How to Plant Your Christmas tree In Your Yard
How to Plant Your Christmas tree In Your Yard

So you saw a Christmas tree on sale, bought it, and decided to plant it after the holidays. A live Christmas tree is always a more rewarding, environmentally friendly decision to a cut one. You get to enjoy a Christmas tree on this beloved holiday tradition, and when it’s over, you can replant your tree and enjoy it for years to come.

Getting a potted evergreen to serve as a Christmas tree and a yard tree is quite possible. However, it will be a bit of a challenge. Most trees thrive when they’re planted right after purchasing and during the cool autumn months. This doesn’t mean you can’t get this plan to work for you.

The key to successful planting is timing. Buy the Christmas tree as close to the holiday as you can, and leave it indoors for as brief a period as possible. You should also prepare spot outside for planting before the ground freezes over so hard you won’t be able to dig.

How to Plant Your Christmas tree

Before buying the tree, you want to replant, consider digging the hole you’ll be planting the Christmas tree. Chances are the ground hasn’t yet frozen over but by the time Christmas rolls by, you’ll have a frozen ground that’ll be nearly impossible to dig. So having your hole ready will improve the chances of your tree’s survival.

When you go to buy the Christmas tree, make sure you purchase a live tree that still has the root ball intact. Usually, the root ball comes covered with a piece of burlap. If the tree is cut from the root ball, you won’t be able to plant it outside. So make sure that trunk and the root ball isn’t damaged. You should also consider buying a smaller tree as it’ll find it easier to make the transition from outdoors to indoors and back out again.

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If your plan is to replant your Christmas tree outside as soon as the holiday’s end, you should know that you wouldn’t enjoy it indoors for as long as you would a cut tree. This is because you’re putting your live Christmas tree at risk when you live it indoors for too long. Accept the fact that you’re Christmas tree won’t stay in the house longer than 1 or 1 and half weeks. Any longer and the chances of your tree being able to adapt to outside conditions reduces.

After you purchase your tree, you want to keep it in a sheltered and cold place. When you bought the tree, it was harvested in the cold and had gone into a dormant state. You want to keep it in that dormant stare for as long as possible to improve its chances of surviving to replant. Leave it in a cold place outdoors until you’re ready to bring it indoors. Once it’s in the house, put it in a draft-free area away from vents and heaters. Keep the root ball wrapped in a wet sphagnum moss or plastic. The root ball needs to remain damp the entire time the tree is indoors. Some people recommend watering daily or using ice cubes to keep the root ball moist.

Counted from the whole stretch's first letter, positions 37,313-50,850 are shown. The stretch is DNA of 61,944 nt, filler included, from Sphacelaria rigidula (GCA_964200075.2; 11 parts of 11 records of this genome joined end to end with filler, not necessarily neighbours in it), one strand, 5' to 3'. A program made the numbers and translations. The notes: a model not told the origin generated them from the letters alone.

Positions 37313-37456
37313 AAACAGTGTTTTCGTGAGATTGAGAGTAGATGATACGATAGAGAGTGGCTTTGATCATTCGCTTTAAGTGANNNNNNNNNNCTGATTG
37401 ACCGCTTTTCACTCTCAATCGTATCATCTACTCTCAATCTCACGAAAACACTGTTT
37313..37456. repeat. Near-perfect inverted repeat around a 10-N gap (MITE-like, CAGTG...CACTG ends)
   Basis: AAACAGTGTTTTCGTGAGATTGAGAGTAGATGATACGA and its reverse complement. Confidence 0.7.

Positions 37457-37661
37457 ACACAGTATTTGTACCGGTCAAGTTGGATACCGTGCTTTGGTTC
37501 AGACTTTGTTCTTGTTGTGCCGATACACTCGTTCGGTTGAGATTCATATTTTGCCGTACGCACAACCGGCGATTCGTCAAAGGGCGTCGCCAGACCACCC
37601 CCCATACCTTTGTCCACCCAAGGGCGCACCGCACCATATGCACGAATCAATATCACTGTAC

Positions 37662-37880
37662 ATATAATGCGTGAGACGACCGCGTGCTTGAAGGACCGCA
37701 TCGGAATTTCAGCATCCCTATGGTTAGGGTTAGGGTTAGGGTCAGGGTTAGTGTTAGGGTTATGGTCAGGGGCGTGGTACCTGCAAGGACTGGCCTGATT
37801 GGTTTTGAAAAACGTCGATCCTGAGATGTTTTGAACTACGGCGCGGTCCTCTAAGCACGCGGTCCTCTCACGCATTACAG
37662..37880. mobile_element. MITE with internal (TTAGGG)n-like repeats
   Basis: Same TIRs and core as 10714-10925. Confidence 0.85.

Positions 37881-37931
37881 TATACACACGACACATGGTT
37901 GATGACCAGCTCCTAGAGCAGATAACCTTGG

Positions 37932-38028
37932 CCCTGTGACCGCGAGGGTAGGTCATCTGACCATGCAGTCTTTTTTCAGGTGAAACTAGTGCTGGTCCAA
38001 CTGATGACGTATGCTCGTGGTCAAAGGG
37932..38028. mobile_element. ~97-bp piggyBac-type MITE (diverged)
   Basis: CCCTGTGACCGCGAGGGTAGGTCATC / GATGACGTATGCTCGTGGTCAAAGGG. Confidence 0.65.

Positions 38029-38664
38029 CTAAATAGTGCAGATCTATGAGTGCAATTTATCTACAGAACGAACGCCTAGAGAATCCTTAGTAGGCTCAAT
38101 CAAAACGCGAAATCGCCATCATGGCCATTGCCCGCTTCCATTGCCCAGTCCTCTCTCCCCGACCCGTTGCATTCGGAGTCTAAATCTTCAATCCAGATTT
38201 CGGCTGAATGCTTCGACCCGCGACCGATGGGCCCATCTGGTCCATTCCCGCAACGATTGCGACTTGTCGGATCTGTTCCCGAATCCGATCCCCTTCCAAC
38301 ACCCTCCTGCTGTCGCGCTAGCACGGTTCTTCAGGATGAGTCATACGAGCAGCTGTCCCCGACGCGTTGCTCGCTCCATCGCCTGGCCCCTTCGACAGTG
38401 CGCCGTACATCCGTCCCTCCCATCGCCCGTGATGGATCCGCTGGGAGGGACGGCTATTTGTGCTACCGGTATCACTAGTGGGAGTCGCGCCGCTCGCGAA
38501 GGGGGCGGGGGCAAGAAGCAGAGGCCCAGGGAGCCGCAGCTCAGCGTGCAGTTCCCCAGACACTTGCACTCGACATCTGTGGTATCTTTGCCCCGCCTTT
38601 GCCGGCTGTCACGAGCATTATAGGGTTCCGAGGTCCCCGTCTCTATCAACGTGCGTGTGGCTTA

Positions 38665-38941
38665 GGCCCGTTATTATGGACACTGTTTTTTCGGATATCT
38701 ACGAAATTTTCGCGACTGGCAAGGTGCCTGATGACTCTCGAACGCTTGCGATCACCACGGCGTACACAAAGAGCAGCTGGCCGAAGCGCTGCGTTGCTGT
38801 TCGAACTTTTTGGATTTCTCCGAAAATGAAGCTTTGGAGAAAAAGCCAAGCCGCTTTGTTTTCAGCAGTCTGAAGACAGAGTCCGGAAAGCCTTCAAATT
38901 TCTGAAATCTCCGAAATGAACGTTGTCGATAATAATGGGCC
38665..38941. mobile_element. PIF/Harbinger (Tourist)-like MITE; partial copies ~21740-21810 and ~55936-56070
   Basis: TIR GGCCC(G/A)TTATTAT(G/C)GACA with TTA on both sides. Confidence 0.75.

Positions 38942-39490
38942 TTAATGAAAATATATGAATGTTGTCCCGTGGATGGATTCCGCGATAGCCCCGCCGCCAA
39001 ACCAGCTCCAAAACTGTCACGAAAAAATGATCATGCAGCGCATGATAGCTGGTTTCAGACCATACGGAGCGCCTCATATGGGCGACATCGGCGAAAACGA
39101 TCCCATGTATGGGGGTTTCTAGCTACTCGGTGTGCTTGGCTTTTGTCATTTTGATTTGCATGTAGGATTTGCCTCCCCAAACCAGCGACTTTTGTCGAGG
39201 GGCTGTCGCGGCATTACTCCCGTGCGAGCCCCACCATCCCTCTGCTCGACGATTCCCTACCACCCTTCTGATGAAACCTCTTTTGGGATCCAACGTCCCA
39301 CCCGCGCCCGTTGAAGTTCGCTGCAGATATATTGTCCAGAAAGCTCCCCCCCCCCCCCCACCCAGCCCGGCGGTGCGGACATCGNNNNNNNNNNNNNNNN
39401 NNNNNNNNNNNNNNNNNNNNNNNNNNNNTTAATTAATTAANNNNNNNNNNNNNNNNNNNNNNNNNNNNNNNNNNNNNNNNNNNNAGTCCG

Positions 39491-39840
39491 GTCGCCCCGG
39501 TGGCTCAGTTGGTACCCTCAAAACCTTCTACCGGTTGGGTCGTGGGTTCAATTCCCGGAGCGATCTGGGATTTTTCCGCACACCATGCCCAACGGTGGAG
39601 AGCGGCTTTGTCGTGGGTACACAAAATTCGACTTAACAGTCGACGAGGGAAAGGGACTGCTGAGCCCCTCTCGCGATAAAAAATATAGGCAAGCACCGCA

After the holiday, move the tree back outside. Take it back to the cold, sheltered area for about two weeks so it can re-enter its dormant start especially if it has started coming out of dormancy. After the two weeks period, you’re ready to start planting. Remove the burlap or any other covering on the root ball. Slowly place the tree in the hole you dug, and backfill it. Once that’s done, cover the hole with several inches of mulch. Remember to water the tree. Wait until spring before you fertilize.

How to Plant Your Christmas tree
How to Plant Your Christmas tree

If you’re still not sure about planting, here’s a look at the pros and cons.

Pros:

  • They last for a year – as long as they’re properly taken care of, add beauty to your yard and act as a habitat for birds.
  • They are more environmentally friendly.
  • It is less messy as you won’t have to deal with falling needles.
  • It is easier to set up and it’s much more stable.

Cons:

  • You won’t be able to leave it indoors for more than ten days otherwise you may not be able to replant
  • It requires more thought and planning (but the reward is always worth the effort).
  • A live tree weighs more than a cut tree – because of its root ball and/or container – meaning you won’t be able to get anything grand.

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